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eBook Back to the Front: An Accidental Historian Walks the Trenches of World War I download

by Stephen O'shea

eBook Back to the Front: An Accidental Historian Walks the Trenches of World War I download ISBN: 0380731673
Author: Stephen O'shea
Publisher: Harper Perennial (November 1, 1998)
Language: English
Pages: 205
ePub: 1310 kb
Fb2: 1446 kb
Rating: 4.9
Other formats: lrf azw rtf mbr
Category: History
Subcategory: Military

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FREE shipping on qualifying offers. World War I is beyond the memory of almost everyone alive today. Paris-based journalist O'Shea walked the length of the Western Front of World War I during the summers from 1986 to 1995

FREE shipping on qualifying offers. Yet it has left as deep a scar on the imaginative landscape of our century as it has on the land where it was fought. Nowhere is that more evident than on the Western Front―the sinuous. Paris-based journalist O'Shea walked the length of the Western Front of World War I during the summers from 1986 to 1995. The journey was a personal one: both his grandfathers had fought on the front lines.

Back to the Front book. Stephen O’Shea, a self-proclaimed accidental historian, took a job teaching English in France and while there developed an interest in the World War One trenches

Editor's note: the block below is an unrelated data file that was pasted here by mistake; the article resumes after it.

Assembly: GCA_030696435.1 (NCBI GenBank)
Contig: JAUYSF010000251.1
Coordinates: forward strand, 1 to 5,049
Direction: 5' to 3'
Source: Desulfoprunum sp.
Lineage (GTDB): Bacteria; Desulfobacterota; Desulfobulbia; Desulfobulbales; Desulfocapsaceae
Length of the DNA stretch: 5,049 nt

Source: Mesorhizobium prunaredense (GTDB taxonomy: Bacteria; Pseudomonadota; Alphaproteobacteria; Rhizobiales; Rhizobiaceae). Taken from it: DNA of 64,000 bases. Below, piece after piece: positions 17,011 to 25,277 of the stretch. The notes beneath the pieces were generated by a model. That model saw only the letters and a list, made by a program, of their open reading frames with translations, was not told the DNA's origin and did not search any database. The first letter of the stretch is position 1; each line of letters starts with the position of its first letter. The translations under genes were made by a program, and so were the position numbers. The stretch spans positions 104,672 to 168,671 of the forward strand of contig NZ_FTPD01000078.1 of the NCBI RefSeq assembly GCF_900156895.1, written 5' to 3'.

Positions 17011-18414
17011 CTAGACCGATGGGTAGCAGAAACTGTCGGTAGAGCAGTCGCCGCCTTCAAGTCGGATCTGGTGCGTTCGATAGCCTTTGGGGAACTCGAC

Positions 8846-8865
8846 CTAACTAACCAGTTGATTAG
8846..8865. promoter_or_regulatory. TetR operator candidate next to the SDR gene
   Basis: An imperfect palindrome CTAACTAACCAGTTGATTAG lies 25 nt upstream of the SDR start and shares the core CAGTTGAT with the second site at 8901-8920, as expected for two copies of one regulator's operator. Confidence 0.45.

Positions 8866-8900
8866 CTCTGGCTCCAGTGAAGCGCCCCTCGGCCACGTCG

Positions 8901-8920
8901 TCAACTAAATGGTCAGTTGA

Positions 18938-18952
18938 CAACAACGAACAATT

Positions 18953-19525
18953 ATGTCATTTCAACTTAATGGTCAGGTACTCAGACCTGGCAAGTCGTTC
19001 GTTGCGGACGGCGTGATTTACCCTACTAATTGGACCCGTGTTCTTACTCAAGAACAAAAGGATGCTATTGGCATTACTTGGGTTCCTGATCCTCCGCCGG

Back to the Front book. Stephen O’Shea, a self-proclaimed accidental historian, took a job teaching English in France and while there developed an interest in the World War One trenches. Both his Irish grandfathers donned British uniforms to fight in the trenches. One volunteered and the other was part of the draft. They both survived the war, but one great-uncle of O’Shea’s on his mother’s side was killed in battle at age twenty.

For journalist Stephen O'Shea, the legacy of the Great War is personal (both his grandfathers fought on the front lines) and cultural. Back to the Front is a remarkable combination of vivid history and opinionated travel writing. Stunned by viewing the "immense wound" still visible on the battlefield of the Somme, and feeling that "history is too important to be left to the professionals," he set out to walk the entire 450 miles through no-man's-land to discover for himself and for his generation the meaning of the war.

Home Browse Books Book details, Back to the Front: An. . For journalist Stephen O'Shea, the legacy of the Great War is personal (both his grandfathers fought on the front lines) and cultural.

Home Browse Books Book details, Back to the Front: An Accidental Historian Walks. Back to the Front: An Accidental Historian Walks the Trenches of World War I. By Stephen O'Shea.

the Trenches of World War 1. Stephen O’Shea. No part of this book may be reproduced or transmitted in any form or by any means, electronic or mechanical, including photocopying, recording, or by any information storage and retrieval system, without permission in writing from the publisher. Used by permission of the University of Iowa Press.

World War I is beyond the memory of almost everyone alive today. An evocative fusion of past and present, Back to the Front will resonate, for all who read it, as few other books on war ever have.

O'Shea also recalls his two Irish grandfathers, who survived the senseless carnage (as soldiers of the British Crown), albeit at considerable cost in mental and physical pain. Antiwar by conviction at the start of his explorations, he's something very like a militant pacifist at the end of a decade-long journey.